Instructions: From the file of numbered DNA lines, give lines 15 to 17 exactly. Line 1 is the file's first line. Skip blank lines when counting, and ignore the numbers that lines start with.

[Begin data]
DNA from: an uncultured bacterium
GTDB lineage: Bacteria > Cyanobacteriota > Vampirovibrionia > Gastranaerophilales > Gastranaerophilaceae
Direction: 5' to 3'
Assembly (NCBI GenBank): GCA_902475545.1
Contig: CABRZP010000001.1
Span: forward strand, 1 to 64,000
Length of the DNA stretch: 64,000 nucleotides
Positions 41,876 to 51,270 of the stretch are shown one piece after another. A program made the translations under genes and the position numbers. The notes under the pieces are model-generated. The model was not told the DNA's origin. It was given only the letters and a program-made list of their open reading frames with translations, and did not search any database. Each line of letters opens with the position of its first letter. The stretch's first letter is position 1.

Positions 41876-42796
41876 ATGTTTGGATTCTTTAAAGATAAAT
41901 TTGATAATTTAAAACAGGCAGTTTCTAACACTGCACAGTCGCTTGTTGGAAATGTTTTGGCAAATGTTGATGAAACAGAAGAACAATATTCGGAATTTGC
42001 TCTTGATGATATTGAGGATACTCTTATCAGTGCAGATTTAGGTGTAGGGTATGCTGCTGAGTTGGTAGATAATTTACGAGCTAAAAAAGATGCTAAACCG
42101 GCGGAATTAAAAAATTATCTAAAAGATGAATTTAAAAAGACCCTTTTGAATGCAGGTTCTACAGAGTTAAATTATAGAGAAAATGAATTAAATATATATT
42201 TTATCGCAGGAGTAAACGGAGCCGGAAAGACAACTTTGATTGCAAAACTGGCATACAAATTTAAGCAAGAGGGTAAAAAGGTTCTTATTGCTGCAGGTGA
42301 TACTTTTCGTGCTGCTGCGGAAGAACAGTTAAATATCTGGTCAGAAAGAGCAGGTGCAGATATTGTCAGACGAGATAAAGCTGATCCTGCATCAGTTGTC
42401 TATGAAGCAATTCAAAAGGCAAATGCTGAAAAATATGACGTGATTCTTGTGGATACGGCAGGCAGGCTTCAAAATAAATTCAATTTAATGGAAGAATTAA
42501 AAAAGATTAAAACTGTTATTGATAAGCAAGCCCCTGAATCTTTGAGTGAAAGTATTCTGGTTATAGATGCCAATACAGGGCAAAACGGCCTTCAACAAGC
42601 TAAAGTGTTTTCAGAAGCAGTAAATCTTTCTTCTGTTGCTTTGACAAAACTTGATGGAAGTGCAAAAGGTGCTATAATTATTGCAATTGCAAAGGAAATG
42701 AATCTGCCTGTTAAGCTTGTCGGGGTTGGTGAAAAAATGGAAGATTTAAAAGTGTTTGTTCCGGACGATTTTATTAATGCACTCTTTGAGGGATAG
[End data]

42301 TACTTTTCGTGCTGCTGCGGAAGAACAGTTAAATATCTGGTCAGAAAGAGCAGGTGCAGATATTGTCAGACGAGATAAAGCTGATCCTGCATCAGTTGTC
42401 TATGAAGCAATTCAAAAGGCAAATGCTGAAAAATATGACGTGATTCTTGTGGATACGGCAGGCAGGCTTCAAAATAAATTCAATTTAATGGAAGAATTAA
42501 AAAAGATTAAAACTGTTATTGATAAGCAAGCCCCTGAATCTTTGAGTGAAAGTATTCTGGTTATAGATGCCAATACAGGGCAAAACGGCCTTCAACAAGC